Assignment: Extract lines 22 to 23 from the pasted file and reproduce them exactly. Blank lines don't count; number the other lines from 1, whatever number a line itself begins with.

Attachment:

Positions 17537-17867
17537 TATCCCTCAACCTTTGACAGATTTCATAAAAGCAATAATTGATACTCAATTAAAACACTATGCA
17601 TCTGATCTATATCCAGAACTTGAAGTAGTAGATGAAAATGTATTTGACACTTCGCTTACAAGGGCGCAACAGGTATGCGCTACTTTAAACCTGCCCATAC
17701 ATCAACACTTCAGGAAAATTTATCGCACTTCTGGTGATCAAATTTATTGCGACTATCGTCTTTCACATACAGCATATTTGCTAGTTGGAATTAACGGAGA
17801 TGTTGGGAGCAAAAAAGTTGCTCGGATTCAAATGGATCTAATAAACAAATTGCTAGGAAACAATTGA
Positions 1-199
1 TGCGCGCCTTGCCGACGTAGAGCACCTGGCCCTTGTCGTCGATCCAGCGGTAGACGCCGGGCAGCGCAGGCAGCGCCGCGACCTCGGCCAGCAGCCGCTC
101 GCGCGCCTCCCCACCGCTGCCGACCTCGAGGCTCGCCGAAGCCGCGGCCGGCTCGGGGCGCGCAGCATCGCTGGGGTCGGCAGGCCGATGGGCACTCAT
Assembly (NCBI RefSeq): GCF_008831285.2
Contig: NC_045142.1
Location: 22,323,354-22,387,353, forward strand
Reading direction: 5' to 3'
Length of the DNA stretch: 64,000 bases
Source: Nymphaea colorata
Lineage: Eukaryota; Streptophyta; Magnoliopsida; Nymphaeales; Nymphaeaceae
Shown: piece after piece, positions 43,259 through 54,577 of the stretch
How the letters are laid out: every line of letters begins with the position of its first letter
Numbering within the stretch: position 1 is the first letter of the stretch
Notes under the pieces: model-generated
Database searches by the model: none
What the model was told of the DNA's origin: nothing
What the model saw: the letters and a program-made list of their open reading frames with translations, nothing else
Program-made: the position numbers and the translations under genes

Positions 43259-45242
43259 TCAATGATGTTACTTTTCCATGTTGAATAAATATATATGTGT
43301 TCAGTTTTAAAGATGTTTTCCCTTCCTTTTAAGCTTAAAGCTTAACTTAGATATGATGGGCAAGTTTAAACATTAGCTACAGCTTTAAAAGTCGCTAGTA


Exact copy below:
What the model saw: the letters and a program-made list of their open reading frames with translations, nothing else
Program-made: the position numbers and the translations under genes